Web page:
Wattbike Ambassador Lucy Gossage recently returned from the Ironman World Championships, in this guest blog, Lucy shares her experience at Kona:
I had a lot of demons to conquer out in Kona this year. Unlike the other races I’ve done it was a race I felt I had to do rather than wanted to. If I didn’t go back after last year I would have been defeated by the island and the race. Kona’s never going to be somewhere I perform at my absolute best – I’ve always struggled in the heat and the swim is far more significant than at other Ironman races due to the nature of the bike. In my heart I would much rather have raced Ironman Wales instead. But that would have been running away from my fears and not daring to face up to failing again. And if I’ve learnt one thing as a triathlete it’s that it’s far better to try and to fail than to be too scared to try and always wonder ‘What if?’
I knew I’d done everything I could to prepare for the race and I also knew I was fit going into it. But that didn’t change the fact that I always struggle in the heat. The first week or so I was out in Kona it was brutally windy out on the bike (which plays into my hands as a reasonably strong biker who would always ask for a tough bike ride) and relatively temperate. While I didn’t enjoy the conditions it was manageable. But then it got hotter. And hotter. And hotter. Apparently race day was the hottest for 8 years – temperatures were rumoured to be into the mid-forties out on the run. And the famous Kona winds had virtually disappeared. So a course which was always going to be challenging for me suddenly became even more so.
I had a far from perfect day out there on Saturday. My swim was very disappointing – I’d been swimming well in the pool and had a huge confidence boost from a great swim in the practice race on the swim course the week before. So I was pretty gutted to come out a further 4 or 5 minutes behind the leaders than I’d hoped to based on that. It would have been easy to let that play with my head, but I managed to put it behind me when I got out on the bike. My ride was good – I just put my head down and rode reasonably hard solo trying to make up as much time as I could. Certainly for the first 4 hours I was riding really well, though I did fade a bit towards the end as the temperature soared. I rode myself into 11th place, which I would have taken at the start of the race. So onto the run, the make or break part of the race. Well I felt good for about 2 miles and the rest was a nightmare. My legs felt dead, my head was pounding and nothing I did seemed to help me cool down. I could see each mile getting slower and slower – by the time I entered the energy lab I felt as though I was hardly moving. The worst part I think was at the bottom of the energy lab – I could see about 6 or 7 girls not far ahead of me who were clearly all suffering too. On a normal day I’d be expecting to be running through the field and picking them off one by one. On this occasion my body was simply not playing. At the top of the energy lab I stopped at the aid station and wondered if this was it. OK Lucy, walk a minute, use the ice, water and coke, cool yourself down and reset. Just start jogging again, slowly, and get to the finish. It’s the world champs – you can’t let yourself quit so close to the end. It’s the world champs! Remember how hard you’ve worked to get there. So I got myself jogging, and then I started running. And with around 3 or 4 miles to go the clouds came down and I started running a bit better. It was absolute carnage out there on the Queen K. As I learnt, at this stage in the race you don’t need to be running well in order to pick people off, you just need to be running. Back into 13th, 12th, 11th. 10th! 10th Lucy – you get your fruit bowl. You can’t lose it now. Just. Keep. Moving. Forward. We got very drunk using that phrase as a prompt for drinking at the Ironman South Africa Awards party. It sounded cheesy then. For me right then it became very pertinent.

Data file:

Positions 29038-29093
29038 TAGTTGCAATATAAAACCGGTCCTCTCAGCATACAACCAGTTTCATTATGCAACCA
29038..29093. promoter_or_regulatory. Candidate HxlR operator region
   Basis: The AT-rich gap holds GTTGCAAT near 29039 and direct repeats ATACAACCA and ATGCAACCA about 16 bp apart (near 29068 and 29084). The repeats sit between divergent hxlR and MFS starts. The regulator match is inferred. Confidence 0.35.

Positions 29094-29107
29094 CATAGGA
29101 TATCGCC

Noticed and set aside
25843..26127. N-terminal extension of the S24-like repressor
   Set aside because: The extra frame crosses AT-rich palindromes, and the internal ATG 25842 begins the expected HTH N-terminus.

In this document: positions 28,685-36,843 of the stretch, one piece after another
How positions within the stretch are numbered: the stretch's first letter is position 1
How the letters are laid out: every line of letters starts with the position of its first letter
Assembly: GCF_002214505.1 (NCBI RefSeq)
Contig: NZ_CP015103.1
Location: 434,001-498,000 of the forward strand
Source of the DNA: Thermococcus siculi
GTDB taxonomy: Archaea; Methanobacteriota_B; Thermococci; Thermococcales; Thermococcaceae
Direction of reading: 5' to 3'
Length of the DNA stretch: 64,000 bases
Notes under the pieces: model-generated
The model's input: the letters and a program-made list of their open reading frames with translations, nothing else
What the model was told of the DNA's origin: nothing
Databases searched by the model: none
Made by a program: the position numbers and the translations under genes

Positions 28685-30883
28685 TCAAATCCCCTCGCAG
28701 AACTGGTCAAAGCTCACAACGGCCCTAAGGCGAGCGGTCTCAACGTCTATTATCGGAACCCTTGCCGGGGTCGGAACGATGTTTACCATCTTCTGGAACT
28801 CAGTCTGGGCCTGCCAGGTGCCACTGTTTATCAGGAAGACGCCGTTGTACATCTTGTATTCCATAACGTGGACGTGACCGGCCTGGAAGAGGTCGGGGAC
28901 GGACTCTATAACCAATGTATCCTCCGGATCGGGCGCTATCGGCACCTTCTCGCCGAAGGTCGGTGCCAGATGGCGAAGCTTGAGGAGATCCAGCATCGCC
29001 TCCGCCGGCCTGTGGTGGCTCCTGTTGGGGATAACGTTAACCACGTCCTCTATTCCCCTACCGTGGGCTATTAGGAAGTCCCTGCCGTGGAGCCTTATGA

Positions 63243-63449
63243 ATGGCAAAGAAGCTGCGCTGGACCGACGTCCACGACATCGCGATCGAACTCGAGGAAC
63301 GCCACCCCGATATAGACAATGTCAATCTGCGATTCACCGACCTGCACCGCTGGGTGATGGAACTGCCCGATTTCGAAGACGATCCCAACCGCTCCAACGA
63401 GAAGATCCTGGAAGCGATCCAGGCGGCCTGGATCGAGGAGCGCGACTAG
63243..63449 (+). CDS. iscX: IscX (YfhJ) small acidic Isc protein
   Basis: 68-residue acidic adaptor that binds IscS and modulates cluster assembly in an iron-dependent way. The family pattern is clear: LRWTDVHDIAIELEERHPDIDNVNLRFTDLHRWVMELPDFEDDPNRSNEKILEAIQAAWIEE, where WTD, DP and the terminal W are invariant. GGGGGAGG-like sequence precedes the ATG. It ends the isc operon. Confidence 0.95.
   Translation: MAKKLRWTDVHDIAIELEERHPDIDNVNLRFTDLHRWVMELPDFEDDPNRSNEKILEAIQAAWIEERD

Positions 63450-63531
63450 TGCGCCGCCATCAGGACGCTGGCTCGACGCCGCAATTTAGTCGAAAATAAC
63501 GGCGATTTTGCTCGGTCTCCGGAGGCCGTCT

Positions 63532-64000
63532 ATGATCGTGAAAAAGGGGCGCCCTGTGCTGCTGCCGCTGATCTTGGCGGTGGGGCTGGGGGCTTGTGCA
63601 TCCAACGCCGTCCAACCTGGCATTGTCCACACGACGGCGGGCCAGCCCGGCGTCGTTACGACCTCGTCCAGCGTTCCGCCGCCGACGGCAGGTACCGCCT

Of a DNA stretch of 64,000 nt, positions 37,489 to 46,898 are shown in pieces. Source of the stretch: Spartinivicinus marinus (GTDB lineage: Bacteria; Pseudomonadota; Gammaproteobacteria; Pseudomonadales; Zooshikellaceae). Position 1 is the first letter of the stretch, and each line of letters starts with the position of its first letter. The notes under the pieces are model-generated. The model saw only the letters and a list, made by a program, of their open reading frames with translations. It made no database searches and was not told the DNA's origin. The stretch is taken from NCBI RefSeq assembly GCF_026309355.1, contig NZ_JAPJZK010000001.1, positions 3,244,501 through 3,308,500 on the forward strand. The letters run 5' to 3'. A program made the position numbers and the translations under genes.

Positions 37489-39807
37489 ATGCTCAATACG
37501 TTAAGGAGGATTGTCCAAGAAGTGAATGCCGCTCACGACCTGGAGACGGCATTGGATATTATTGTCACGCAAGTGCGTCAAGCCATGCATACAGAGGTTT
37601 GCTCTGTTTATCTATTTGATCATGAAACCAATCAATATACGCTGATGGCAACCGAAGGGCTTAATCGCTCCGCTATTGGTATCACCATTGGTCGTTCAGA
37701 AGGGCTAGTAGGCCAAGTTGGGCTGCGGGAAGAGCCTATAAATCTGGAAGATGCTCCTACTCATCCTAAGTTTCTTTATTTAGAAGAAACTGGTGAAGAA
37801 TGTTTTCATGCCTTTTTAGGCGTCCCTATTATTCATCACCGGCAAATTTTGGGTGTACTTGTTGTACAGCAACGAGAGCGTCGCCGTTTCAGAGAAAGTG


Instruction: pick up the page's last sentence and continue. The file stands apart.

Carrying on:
Running down Alii drive, as 10th female IN THE WORLD I had tears in my eyes. When I got into the finish I sat down and sobbed and sobbed. I expect when I look back in a few years time this will probably be the race of my career that I’m most proud of. It was far from my best performance but it was the absolute best race I could have put together on the day in those conditions. And mentally it took absolutely everything I had, both to get myself to the start line in a position to ‘race’ the race rather than complete, and to get myself to the finish line within the top 10. I don’t think I could have done anything differently, other than perhaps been more tactically astute at the start of the swim. And if you finish a race knowing you’ve given it everything you can’t help but be proud. If you end up with a fruit bowl and a top 10 in Kona you can be more than proud!
2015 has been an incredible season for me. Given where I was this time last year I couldn’t have asked for much more. I’ve had so much support before and after the race, from friends, mum (who came to watch the race), my very generous sponsors and loads of people I don’t know. It’s been humbling to read all the messages and comments on social media. Thank-you.
As for what’s next – who knows? I’ve got a holiday in California first to think things through and work out the next steps….
Kona is never going to be somewhere for me to have a dream race.